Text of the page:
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How to Make Cold Brew Ice Cubes

How to Make Cold Brew Ice Cubes

Words Erin Meister

Why worry about watering down your iced coffee with regular (read: boring) ice cubes, when you can hack your favorite frozen beverage by using coffee cubes instead?

The next time you brew iced coffee, whether you use a cold-brew or a hot-brew method over ice, save some of the finished drink and freeze it into your trusty ice cube tray. (If you are a cold-brew brewer, be sure to dilute it first before freezing, or prepare to bounce off the walls.)

For a stronger drink, use as many iced-coffee-cubes as you would regular ice cubes; for a mellower drink, use half of each type.

As the frozen coffee melts, it will blend into your beverage instead of diluting it, maintaining a kick that will stand up even to added milk or cream.

Just don’t freeze still-hot coffee or use leftovers you’d otherwise dump down the drain. The bitter-tasting compounds in hot-brewed coffee will ultimately break down and turn sour even before they freeze, and nobody wants a sour summer. You also don’t want to use coffee cubes as the ice base for a flash-chilled brew, or your finished drink will be overpowering (and probably pretty bitter).

When a fancy mood strikes, mix cinnamon, a dash of vanilla, or chocolate syrup into the cubes for a DIY flavor boost. You can also use coffee ice cubes to blend into frozen cocktails, shakes, or smoothies, or crush them for a homemade granita, topped with fresh whipped cream. Drop a couple into a chilled glass with fizzy water and simple syrup for a spin on a coffee soda; experiment with tonic and homemade or store-bought syrups. (Just be sure to clean the trays thoroughly before starting your next batch!)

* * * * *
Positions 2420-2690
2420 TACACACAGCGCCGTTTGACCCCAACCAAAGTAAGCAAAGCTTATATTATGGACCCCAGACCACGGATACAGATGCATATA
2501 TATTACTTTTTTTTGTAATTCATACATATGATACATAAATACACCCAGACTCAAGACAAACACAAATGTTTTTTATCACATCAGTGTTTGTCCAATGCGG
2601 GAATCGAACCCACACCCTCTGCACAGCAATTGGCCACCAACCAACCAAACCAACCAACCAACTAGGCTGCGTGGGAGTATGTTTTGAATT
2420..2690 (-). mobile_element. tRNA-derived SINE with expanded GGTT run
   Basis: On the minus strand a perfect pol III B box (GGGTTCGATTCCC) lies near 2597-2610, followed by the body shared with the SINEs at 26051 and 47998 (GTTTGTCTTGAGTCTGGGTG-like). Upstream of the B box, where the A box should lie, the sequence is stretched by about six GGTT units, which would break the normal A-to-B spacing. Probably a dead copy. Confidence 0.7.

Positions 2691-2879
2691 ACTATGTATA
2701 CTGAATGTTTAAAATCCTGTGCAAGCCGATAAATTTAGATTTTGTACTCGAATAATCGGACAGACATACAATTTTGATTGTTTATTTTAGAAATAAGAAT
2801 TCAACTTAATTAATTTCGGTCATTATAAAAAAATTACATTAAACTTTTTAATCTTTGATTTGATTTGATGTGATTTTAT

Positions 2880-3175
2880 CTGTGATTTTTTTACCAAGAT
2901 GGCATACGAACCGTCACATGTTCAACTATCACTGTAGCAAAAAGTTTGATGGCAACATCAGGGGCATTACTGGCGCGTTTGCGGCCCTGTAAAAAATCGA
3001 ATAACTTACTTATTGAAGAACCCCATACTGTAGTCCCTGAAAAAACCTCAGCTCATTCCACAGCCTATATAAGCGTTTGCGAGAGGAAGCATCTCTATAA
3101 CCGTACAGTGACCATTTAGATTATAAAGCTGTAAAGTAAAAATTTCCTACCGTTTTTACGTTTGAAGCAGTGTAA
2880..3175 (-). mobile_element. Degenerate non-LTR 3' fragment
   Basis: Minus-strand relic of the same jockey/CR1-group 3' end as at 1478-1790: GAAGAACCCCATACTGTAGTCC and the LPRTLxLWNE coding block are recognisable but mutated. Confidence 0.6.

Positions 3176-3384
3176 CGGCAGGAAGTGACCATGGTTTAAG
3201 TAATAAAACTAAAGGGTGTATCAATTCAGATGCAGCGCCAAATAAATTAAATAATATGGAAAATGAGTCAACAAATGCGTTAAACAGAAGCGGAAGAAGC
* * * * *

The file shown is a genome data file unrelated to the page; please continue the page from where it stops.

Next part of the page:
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By Erin Meister

Erin Meister is a freelance writer for OXO. She is a specialty-coffee professional with 15-plus years as a barista, café manager, wholesale account representative, speaker, and educator; she currently sells green coffee for the Minneapolis-based importing company Café Imports. You can also hear her on weekly episodes of "Opposites Extract: A Debate Podcast about Coffee," available on iTunes.

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